Effects of the Hundred Years War

Battle of Crécy, 26th August 1346.
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The Hundred Years War Between England and France lasted for more than a hundred years (1337–1453) of off and on conflict before England appeared to have been defeated. Any conflict lasting this long would cause changes, and the aftermath of the wars affected both nations.

The Uncertain End

While we now recognize that a distinctive phase of Anglo-French conflict ended in 1453, there was no peace settlement in the Hundred Years War, and the French remained prepared for the English to return for some time. For their part, the English crown didn’t give up its claim on the French throne. England's continued invasions weren't so much an effort at recovering their lost territory, but because Henry VI had gone mad, and competing noble factions couldn't agree on past and future policy.

This contributed greatly to England’s own struggle for power, known as the ​Wars of the Roses between the houses of Lancaster and York for control of Henry VI during his mental illness. The conflict was partly fought by battle-hardened veterans of the Hundred Years War. The Wars of the Roses tore at the elites of Britain and killed many others as well.

A watershed had been reached, however, and the French south was now permanently out of English hands. Calais remained under English control until 1558, and the claim on the French throne was only dropped in 1801.​

Effects on England and France

France had been severely damaged during the fighting. This was partly caused by official armies conducting bloody raids designed to undermine the opposition ruler by killing civilians, burning buildings, and crops and stealing whatever riches they could find. It was also frequently caused by ‘routiers,’ brigands—frequently soldiers —serving no lord and just pillaging to survive and get richer. Areas became depleted, populations fled or were massacred, the economy was damaged and disrupted, and ever greater expenditure was sucked into the army, raising taxes. Historian Guy Blois called the effects of the 1430s and 1440s a ‘Hiroshima in Normandy.' Of course, some people benefitted from the extra military expenditure.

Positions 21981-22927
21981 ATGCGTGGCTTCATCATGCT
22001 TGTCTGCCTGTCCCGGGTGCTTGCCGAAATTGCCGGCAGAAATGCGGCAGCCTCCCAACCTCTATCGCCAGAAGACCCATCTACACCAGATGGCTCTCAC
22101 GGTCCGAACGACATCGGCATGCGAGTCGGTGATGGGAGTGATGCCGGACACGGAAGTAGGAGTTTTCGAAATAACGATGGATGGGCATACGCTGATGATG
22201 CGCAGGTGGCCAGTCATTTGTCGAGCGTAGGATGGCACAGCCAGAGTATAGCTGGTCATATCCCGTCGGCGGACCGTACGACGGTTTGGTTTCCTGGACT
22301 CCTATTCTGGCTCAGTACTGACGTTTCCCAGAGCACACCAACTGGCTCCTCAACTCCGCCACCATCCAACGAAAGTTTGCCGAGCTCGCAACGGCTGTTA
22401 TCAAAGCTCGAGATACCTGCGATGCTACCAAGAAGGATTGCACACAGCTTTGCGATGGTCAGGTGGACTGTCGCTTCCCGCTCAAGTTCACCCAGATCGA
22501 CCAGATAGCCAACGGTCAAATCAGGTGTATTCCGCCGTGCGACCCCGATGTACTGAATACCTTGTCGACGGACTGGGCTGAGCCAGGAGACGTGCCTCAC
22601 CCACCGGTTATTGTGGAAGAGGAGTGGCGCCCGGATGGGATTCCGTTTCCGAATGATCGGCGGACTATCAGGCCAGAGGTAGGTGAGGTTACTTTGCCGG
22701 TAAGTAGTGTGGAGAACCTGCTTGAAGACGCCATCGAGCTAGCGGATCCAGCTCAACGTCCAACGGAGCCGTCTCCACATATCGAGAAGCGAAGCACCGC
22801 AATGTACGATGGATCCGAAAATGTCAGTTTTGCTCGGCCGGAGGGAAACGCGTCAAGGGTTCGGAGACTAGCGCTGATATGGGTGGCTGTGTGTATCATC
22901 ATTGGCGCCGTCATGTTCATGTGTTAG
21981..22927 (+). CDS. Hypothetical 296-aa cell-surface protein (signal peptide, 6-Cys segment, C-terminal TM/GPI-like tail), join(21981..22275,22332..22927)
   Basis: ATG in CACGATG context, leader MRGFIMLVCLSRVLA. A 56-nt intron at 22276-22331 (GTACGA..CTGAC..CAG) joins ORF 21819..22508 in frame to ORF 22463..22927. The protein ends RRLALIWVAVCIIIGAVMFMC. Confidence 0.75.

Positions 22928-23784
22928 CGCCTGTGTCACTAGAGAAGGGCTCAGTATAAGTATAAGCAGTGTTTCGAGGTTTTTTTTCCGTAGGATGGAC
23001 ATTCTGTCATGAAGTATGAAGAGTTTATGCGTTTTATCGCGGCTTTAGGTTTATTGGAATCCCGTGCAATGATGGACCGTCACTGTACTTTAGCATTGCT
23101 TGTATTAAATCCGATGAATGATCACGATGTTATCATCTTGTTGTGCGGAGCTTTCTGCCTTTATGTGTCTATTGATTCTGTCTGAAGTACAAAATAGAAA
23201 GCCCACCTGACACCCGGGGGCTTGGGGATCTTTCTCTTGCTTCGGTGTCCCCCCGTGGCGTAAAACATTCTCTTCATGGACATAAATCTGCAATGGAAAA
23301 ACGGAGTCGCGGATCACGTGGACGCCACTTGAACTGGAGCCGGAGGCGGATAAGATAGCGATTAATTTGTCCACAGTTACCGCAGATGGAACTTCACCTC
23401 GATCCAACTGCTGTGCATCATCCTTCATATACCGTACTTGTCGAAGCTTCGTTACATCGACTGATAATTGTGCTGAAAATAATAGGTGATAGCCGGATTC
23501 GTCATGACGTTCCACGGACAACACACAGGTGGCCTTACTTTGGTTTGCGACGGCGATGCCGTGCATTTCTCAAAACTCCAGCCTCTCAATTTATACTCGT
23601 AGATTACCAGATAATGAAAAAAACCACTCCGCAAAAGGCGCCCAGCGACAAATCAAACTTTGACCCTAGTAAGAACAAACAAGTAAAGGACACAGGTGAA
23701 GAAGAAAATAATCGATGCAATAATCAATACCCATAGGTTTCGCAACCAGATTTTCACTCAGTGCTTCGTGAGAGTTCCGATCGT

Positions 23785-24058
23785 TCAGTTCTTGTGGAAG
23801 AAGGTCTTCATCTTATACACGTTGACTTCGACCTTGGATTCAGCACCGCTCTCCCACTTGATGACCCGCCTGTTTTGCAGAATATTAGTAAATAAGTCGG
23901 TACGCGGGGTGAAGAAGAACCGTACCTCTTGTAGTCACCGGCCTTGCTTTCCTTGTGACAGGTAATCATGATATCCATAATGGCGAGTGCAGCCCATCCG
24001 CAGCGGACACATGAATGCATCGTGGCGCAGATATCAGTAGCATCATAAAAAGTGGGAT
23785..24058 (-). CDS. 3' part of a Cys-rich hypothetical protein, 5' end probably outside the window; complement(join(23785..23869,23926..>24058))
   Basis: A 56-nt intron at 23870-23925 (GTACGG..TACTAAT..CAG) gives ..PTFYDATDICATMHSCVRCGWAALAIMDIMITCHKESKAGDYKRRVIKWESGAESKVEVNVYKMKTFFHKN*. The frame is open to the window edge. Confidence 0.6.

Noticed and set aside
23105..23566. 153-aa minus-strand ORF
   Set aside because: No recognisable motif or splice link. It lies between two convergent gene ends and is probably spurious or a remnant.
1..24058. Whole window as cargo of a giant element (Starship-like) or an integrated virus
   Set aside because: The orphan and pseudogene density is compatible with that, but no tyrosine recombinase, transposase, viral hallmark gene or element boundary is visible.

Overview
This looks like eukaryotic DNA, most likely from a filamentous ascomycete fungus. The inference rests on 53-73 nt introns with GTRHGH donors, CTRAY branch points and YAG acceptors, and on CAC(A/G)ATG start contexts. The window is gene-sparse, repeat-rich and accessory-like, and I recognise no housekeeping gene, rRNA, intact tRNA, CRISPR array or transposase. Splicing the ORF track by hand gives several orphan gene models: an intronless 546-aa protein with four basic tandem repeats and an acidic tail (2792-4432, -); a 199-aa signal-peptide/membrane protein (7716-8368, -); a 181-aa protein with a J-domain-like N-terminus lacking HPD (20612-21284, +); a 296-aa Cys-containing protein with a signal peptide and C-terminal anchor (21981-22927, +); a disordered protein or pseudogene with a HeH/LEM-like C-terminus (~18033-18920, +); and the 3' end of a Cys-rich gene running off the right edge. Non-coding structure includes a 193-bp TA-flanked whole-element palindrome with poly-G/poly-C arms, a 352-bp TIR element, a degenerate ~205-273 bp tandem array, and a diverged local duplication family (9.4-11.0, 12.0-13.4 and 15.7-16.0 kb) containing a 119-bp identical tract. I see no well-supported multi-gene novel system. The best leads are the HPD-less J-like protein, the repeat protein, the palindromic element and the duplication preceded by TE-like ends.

On the other hand, while tax in pre-war France had been occasional, in the post-war era it was regular and established. This extension of government was able to fund a standing army—which was built around the new technology of gunpowder—increasing both royal power and revenue, and the size of the armed forces they could field. France had begun the journey to an absolutist monarchy which would characterize later centuries. In addition, the damaged economy soon began to recover.

England, in contrast, had begun the war with more organized tax structures than France, and much greater accountability to a parliament, but royal revenues fell greatly over the war, including the substantial losses incurred by losing wealthy French regions such as Normandy and Aquitaine. For a while, however, some Englishmen got very rich from the plunder taken from France, building houses and churches back in England.

The Sense of Identity

Perhaps the most lasting impact of the war, especially in England, was the emergence of a much greater sense of patriotism and national identity. This was in part due to publicity spread to gather taxes for the fighting, and partly due to generations of people, both English and French, knowing no situation other than war in France. The French crown benefited from triumphing, not just over England, but over other dissident French nobles, binding France closer as a single body.